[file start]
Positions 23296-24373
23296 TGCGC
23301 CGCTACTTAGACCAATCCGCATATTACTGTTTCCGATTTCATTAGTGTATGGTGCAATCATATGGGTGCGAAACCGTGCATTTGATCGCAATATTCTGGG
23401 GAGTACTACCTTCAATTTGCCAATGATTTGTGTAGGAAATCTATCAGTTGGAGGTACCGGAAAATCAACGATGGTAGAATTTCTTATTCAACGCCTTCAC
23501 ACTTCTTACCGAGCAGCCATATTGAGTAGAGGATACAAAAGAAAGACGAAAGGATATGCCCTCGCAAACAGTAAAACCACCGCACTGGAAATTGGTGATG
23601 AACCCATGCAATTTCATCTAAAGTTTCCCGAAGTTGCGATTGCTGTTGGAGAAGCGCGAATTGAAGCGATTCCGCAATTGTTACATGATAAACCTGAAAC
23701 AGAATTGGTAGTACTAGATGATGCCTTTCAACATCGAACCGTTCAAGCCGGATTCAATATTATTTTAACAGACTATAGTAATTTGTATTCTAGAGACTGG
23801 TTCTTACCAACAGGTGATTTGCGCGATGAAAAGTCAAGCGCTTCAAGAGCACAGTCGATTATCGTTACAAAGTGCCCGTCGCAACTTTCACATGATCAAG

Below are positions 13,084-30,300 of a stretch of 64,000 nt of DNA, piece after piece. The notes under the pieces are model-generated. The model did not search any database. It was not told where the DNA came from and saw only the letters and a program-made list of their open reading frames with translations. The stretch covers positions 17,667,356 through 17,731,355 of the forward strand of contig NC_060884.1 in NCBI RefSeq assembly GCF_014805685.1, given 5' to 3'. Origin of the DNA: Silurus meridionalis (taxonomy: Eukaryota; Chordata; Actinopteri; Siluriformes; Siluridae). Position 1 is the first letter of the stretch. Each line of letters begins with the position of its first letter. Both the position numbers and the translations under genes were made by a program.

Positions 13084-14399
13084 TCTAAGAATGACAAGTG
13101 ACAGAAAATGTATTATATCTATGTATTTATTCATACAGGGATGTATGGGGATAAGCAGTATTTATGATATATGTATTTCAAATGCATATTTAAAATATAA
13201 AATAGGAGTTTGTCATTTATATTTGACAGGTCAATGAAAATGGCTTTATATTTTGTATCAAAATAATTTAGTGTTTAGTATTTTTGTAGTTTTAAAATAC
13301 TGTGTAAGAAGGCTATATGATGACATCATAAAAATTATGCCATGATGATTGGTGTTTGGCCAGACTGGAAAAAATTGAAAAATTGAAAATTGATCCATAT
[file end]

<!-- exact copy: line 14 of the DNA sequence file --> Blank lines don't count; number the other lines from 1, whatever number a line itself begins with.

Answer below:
13301 TGTGTAAGAAGGCTATATGATGACATCATAAAAATTATGCCATGATGATTGGTGTTTGGCCAGACTGGAAAAAATTGAAAAATTGAAAATTGATCCATAT